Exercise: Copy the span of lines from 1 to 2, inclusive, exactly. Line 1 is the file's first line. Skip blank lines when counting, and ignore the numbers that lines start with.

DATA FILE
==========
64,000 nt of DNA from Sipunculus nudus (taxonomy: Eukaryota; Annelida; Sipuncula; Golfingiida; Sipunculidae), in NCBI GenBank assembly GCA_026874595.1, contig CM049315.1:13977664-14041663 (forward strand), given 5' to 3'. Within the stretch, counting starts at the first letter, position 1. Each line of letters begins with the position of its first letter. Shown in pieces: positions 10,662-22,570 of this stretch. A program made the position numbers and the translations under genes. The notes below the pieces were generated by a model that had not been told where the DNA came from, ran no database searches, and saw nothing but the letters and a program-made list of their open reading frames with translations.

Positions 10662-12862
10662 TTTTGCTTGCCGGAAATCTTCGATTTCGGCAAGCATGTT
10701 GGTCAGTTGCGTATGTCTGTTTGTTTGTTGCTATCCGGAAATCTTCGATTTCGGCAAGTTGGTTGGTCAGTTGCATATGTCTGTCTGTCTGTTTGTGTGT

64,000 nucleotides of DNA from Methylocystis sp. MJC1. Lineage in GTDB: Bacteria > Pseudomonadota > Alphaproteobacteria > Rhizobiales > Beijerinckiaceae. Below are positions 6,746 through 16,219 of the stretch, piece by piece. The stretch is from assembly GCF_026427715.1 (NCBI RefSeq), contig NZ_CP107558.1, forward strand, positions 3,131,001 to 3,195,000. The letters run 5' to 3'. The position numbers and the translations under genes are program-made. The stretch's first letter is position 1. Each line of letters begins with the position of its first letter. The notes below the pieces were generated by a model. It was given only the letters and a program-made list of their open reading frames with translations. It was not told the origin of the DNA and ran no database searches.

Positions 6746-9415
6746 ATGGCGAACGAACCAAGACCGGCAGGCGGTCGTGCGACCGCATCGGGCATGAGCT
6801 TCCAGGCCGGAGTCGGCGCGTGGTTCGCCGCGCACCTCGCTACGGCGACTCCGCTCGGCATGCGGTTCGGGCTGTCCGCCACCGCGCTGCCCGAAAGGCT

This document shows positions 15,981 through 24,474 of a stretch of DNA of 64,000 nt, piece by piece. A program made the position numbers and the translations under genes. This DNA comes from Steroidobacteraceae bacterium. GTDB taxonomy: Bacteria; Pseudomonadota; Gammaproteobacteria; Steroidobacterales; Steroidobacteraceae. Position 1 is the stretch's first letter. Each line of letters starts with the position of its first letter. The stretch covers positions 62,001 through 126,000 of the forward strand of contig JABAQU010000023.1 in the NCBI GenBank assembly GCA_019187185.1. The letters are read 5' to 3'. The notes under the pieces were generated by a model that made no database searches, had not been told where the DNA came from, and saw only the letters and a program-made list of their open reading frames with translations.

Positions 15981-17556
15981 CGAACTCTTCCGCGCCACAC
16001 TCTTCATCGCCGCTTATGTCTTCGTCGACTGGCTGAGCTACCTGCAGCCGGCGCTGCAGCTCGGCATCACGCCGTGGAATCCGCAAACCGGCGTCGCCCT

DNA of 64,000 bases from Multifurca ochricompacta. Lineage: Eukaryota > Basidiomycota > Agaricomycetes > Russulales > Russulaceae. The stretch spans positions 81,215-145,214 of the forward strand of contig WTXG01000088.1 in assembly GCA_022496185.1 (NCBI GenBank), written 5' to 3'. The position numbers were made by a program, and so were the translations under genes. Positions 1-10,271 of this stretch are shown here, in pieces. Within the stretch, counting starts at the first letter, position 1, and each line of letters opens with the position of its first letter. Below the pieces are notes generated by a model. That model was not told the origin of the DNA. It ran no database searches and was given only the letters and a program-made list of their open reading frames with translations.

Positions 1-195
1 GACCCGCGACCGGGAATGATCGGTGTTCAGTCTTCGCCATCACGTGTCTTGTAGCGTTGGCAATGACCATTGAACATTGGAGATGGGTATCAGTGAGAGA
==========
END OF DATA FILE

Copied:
64,000 nt of DNA from Sipunculus nudus (taxonomy: Eukaryota; Annelida; Sipuncula; Golfingiida; Sipunculidae), in NCBI GenBank assembly GCA_026874595.1, contig CM049315.1:13977664-14041663 (forward strand), given 5' to 3'. Within the stretch, counting starts at the first letter, position 1. Each line of letters begins with the position of its first letter. Shown in pieces: positions 10,662-22,570 of this stretch. A program made the position numbers and the translations under genes. The notes below the pieces were generated by a model that had not been told where the DNA came from, ran no database searches, and saw nothing but the letters and a program-made list of their open reading frames with translations.

Positions 10662-12862